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Board of Trustees accepts $883,093 National Science Foundation grant

by Public Relations and Marketing | Published Oct 27, 2016

The Board of Trustees accepted a competitive grant of $883,093 from the National Science Foundation’s Advanced Technological Education (ATE) program at the Oct. 25 board meeting. The project is a partnership between CLC (the grant initiator and fiscal agent), Anne Arundel Community College in Maryland, Florida State College in Jacksonville, Fla. and the Florida Advanced Technological Education Center. Mechanical Engineering Professor Margie Porter is the grant’s principal investigator, and CLC’s portion of the award is $449,445.

“The college is very happy to receive this grant, which addresses a critical workforce need in Lake County’s manufacturing sector,” said Board Chair Dr. William M. Griffin.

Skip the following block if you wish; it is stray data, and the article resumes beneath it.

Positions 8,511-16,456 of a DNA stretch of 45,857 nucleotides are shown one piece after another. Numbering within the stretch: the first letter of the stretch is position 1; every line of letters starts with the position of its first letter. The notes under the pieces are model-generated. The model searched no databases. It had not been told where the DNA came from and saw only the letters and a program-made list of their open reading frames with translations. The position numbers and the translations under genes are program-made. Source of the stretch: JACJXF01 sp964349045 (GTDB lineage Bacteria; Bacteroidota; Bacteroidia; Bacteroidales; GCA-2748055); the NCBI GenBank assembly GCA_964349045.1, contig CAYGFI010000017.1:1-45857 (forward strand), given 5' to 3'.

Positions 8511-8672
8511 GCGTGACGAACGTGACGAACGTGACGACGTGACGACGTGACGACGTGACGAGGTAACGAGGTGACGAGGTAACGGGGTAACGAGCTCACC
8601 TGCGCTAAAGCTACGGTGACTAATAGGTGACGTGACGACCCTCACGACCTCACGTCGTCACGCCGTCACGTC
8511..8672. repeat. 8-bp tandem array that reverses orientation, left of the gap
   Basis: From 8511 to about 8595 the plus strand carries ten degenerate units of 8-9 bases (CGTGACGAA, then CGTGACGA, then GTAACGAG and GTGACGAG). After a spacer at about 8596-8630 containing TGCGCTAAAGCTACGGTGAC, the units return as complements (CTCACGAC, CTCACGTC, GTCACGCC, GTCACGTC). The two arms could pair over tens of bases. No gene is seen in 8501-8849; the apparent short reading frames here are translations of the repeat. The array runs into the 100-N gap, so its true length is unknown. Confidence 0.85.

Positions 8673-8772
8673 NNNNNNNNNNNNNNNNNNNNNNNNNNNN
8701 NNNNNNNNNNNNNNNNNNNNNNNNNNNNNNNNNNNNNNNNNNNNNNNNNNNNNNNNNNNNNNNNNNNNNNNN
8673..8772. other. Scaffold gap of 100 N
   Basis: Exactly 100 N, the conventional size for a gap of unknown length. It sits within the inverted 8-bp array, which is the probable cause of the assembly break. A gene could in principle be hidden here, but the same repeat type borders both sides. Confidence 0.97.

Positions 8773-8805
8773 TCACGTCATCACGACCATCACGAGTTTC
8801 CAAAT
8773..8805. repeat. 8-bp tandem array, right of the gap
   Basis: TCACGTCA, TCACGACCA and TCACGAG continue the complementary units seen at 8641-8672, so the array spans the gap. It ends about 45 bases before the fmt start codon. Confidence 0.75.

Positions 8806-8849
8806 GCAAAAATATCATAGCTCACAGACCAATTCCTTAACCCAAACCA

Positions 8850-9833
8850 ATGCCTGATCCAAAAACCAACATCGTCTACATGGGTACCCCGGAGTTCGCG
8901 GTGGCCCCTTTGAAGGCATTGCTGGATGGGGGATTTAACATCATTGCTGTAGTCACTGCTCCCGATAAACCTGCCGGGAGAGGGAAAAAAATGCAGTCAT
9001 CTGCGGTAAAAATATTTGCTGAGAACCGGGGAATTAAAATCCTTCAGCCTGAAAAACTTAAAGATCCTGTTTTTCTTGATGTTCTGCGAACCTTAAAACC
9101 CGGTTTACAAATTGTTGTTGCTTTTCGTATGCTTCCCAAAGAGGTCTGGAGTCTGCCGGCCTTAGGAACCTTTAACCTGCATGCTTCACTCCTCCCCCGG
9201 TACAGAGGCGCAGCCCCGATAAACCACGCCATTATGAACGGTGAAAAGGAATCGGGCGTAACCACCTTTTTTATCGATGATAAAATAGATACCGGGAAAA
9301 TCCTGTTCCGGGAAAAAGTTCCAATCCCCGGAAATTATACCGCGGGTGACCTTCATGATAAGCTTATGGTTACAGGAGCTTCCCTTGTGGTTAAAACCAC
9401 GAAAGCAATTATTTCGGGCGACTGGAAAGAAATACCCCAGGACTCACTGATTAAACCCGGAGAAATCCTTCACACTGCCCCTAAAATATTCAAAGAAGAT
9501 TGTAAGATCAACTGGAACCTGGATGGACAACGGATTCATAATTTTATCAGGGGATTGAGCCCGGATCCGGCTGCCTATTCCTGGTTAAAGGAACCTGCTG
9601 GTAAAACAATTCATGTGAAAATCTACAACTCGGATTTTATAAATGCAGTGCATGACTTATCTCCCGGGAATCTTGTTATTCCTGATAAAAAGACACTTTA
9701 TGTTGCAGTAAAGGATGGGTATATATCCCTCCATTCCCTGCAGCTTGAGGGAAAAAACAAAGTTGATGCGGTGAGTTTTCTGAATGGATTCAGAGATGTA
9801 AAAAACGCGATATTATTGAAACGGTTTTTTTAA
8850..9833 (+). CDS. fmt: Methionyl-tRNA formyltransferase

According to the National Association of Manufacturers, only 30 percent of parents encourage their children to enter manufacturing and only 17 percent of people view it as a top career choice. Mechatronics is a high-paying, highly skilled career that is ultimately portable to any part of the United States. Mechatronics technicians are qualified to install, maintain, troubleshoot and repair automated, “intelligent” machinery used in manufacturing.

Grant funds will be used to develop a new technician curriculum and create a mechatronics associate degree at CLC. Low-cost, hands-on, mechatronics trainers for use in high schools and community colleges also will be created to begin high school career pathways to higher education in mechatronics. Professional development opportunities for high school and community college instructors also will be offered. The grant period is from Oct. 1, 2016 to Sept. 30, 2019.

Porter, who will oversee the grant, has been a CLC faculty member and chair of the mechanical engineering technology department since 2002. A graduate of Northwestern University’s mechanical engineering program (B.S. and M.S.), she has worked in industry for 16 years and is finishing her doctorate in education. She led the mechatronics program element of CLC’s first mechatronics grant.